OSHA sent letters to 14,000 sites notifying them that their injury and illness rates exceed those of most workplaces and encouraging them to take steps to reduce hazards and protect their workers.
Over the next four months, OSHA plans to inspect about 1,000 sites that experienced especially high injury and illness rates in 1999.
"The sites we are identifying are on notice that they need to improve," said Labor Secretary Elaine Chao. "High injury and illness rates have a significant personal cost to employees and a financial cost to employers."
OSHA identified the sites with the highest lost workday injury and illness rates based on data reported by 80,000 employers surveyed by the agency last year.
Those in the inspection pool of 14,000 had eight or more injuries and illnesses resulting in lost workdays for every 100 full-time workers.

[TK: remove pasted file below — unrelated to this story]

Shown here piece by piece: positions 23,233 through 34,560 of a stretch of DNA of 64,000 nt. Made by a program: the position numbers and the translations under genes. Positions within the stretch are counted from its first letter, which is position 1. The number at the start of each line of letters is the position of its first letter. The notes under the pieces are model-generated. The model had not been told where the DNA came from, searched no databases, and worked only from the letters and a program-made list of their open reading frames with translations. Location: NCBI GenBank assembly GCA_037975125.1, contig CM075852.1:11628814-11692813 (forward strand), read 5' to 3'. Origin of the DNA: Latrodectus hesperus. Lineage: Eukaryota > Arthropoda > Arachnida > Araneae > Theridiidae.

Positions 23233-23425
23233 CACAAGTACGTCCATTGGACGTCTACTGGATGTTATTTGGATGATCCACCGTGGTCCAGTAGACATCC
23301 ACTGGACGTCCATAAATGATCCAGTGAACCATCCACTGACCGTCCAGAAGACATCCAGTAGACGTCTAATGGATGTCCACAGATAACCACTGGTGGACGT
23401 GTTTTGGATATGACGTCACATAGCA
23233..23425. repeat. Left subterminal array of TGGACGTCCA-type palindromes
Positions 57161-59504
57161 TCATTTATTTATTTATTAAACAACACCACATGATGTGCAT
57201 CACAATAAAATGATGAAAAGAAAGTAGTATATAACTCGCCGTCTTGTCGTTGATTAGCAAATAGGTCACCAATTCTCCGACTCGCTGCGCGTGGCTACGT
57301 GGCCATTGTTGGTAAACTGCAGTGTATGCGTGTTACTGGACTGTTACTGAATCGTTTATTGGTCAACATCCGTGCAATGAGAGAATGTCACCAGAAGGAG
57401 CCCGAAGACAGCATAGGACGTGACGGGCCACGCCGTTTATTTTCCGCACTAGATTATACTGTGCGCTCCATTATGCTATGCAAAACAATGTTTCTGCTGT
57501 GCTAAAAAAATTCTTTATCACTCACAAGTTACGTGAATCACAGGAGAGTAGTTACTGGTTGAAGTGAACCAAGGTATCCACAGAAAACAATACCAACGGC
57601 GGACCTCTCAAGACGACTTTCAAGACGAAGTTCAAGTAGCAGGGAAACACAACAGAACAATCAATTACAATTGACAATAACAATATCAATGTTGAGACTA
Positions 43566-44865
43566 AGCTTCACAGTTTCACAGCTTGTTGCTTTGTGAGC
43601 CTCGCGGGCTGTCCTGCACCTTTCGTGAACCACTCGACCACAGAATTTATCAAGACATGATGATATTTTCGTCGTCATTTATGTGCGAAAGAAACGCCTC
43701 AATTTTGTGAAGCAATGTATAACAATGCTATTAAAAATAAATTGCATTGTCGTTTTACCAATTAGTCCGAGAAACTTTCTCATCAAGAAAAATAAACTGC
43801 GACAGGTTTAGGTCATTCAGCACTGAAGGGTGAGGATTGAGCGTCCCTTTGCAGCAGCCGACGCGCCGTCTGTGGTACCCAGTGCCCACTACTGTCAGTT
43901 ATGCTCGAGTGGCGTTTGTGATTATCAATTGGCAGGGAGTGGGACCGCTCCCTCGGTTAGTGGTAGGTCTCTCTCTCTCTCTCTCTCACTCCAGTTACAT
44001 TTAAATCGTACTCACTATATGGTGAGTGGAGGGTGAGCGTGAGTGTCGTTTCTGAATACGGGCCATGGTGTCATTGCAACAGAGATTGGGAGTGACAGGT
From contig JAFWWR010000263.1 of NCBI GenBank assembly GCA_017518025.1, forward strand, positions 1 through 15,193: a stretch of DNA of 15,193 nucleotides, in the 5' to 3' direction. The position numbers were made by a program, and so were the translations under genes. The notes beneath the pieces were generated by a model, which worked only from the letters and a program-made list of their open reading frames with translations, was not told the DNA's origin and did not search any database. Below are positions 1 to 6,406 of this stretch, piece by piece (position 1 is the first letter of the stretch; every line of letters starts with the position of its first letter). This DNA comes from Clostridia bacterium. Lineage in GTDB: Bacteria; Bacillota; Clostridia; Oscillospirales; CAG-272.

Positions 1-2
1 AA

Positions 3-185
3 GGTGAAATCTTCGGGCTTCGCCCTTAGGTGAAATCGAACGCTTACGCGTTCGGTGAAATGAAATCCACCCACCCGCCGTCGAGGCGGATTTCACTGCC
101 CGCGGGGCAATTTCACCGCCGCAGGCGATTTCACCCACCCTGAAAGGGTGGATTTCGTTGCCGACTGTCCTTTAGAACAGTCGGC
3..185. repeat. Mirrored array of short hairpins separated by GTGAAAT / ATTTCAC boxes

Nationwide, the average U.S. workplace had three instances for every 100 workers.
To prevent injuries and illnesses, OSHA is encouraging these employers to consider hiring an outside safety and health consultant, to talk with their insurance carriers or to contact the workers'' compensation agency in their state for advice.
Each workplace receiving the letter also go a copy of its injury and illness data along with a list of the most frequently violated OSHA standards for its specific industry.
The 14,000 sites are listed, by state, alphabetically on OSHA''s Web site at www.osha.gov on the Freedom of Information Act page.
The list does not designate those targeted for inspection.
by Virginia Foran